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The Standing of ‘Arafah for Non-Pilgrims

Enveloped by the hustle and bustle of 21st Century life and a culture where inactivity is akin to sloth and idleness and contrary to the notion of productiveness, it can seem somewhat alien a concept to many of us to simply stop, pause and take stock.

The root ‘Waw’ ‘Qaaf’ and ‘Faa’ in Arabic, commonly refers to standing as is used in Wuqoof ‘Arafah i.e. the standing on Mount ‘Arafah. It also carries the meaning of stopping or pausing. Whilst the former is unattainable for all those who did not make the pilgrimage this year, the latter is an altogether more attainable concept.

Enveloped by the hustle and bustle of 21st century life and a culture where inactivity is akin to sloth and idleness and contrary to the notion of productiveness, it can seem somewhat alien a concept to many of us to simply stop, pause and take stock.

However Allah (Glorified and Exalted Is He) says;

“O you who have believed, fear Allah. And let every soul look to what it has put forth for tomorrow – and fear Allah. Indeed, Allah is Acquainted with what you do.”[1]

“An hour of pause and reflection is superior to a year’s worth of worship,” a statement of profound consequence, attributed to some of the Salaf (early generation).

Similarly the Prophet (Sallahu ‘alayhi wa salam) said: “There are seven whom Allah will shade in His Shade on the Day when there is no shade except His Shade: ….. A man who remembered Allah in private and so his eyes shed tears.”[2]

A waqfah represents an introspective journey, through which the individual seeks to become more aware of his or her place both in the transiency that is this Dunya and in the Aakhirah.

“And this worldly life is not but diversion and amusement. And indeed, the home of the Hereafter – that is the [eternal] life, if only they knew.”[3]

A waqfah reinvigorates sincerity in our actions, it encourages repentance and it enlightens the path ahead. It demands contemplating upon the past, planning for the future as well as provide an honest assessment of the present. It may include a reflection upon the creation of Allah or a reaction to the trials of life and death. If it does nothing else but provide a moments worth of remembrance of Allah, than that is something significant indeed.

It is reported that Imam Al-Shafi’i said, “Think before you decide, and contemplate before you execute”.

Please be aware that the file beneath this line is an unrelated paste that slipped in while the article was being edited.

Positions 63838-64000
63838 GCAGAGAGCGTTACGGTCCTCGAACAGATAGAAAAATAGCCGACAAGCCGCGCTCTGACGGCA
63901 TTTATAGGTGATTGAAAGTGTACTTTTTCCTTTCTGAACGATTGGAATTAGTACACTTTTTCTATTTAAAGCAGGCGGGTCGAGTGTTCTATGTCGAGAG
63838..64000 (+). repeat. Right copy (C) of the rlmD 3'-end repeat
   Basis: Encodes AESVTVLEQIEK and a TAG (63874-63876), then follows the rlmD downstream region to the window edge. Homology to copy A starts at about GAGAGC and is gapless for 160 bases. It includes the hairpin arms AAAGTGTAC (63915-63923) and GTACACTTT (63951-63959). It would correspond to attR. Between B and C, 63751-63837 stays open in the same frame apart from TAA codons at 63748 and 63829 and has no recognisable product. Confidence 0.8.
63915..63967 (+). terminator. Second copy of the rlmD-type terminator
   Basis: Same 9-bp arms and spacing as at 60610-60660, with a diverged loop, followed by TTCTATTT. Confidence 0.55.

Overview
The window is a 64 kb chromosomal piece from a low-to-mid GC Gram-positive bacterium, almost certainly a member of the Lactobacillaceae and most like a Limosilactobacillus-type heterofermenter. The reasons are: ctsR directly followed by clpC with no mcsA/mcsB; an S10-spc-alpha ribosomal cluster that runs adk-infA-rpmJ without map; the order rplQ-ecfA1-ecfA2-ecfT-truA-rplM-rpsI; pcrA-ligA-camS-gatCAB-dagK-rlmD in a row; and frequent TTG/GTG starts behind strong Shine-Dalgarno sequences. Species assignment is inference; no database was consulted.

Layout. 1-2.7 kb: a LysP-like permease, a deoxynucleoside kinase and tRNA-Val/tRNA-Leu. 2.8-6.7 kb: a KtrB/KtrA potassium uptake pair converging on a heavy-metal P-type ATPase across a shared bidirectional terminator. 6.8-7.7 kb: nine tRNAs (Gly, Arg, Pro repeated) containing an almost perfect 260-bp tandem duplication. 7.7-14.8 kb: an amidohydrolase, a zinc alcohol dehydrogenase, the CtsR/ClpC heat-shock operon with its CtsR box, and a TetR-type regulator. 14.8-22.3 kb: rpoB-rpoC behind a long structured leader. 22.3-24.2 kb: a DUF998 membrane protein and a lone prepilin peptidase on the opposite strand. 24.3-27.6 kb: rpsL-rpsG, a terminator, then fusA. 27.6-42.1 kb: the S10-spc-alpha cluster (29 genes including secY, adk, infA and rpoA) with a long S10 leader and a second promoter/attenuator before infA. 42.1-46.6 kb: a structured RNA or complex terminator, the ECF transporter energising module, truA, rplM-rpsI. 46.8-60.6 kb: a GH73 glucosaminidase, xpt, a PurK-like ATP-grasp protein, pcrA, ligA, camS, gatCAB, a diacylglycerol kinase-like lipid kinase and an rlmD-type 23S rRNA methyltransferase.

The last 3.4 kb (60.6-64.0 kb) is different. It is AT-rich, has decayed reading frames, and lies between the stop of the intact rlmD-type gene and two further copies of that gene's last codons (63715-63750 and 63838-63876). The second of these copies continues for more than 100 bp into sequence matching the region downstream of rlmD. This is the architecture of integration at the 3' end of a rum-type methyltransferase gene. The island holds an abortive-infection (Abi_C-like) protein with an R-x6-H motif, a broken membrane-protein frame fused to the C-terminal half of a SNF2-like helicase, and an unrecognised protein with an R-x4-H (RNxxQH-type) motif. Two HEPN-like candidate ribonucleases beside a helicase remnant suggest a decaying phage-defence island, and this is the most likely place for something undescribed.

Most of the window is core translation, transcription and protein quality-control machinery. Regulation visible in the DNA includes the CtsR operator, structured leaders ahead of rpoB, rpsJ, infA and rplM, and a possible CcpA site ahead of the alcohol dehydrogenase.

`Umar ibn Abdul-`Aziz said “reflective contemplation is from the most virtuous acts of worship”.

Perhaps some of us are reaching the ‘twilight years’ of our lives without once having stopped and taken stock of where we stand. Indeed, we have all clocked hundreds of thousands of hours and millions of minutes in our short lives. By simply diverting a few minutes for reflection, can mean the difference between the routinised life that we seem to be passive spectators of and an altogether more thought out focused alternative.

The unrelenting ticking time bomb that is fast running down to zero, perhaps is a suitable modern day similitude for ‘life’ that one can envisage. What is impossible to visualise is what the timer was initially set to countdown from, or for that matter what remains on our own individual timers now.

In an age of retina displays, perhaps the irony of being too close to the screens that we are all so addicted to, is causing the blurry eyed vision we suffer in regards to our hereafter. And simply taking a momentary step away, will allow for those same eyes to readjust to the reality of what is, and what will be. A reflective pause merely allows us an opportunity to take stock, to reassess and to change trajectory if we were distracted.

A working mind not only appreciates the need for pause and retrospective reflection, but is damning in its appraisal, always erring on the side of caution. After all, none of us truly knows if Allah has accepted any of our actions.

So, on this, the most holiest of days in the year, as you view the pilgrims standing on Mount ‘Arafah, take a waqfah of your very own private, personal and contemplative lapse from time.


Source: www.islam21c.com

This article was originally posted in 2013

[1] al-Quran 59:18

[2] Al-Bukhari & Muslim

[3] al-Quran 29:64

About Abu Ubayd


  1. This was an incredible read, extremely well-written and prompted self-reflection. May Allah preserve this Author.

  2. BarakAllah feekum to your team for this article. Loved and needed it.

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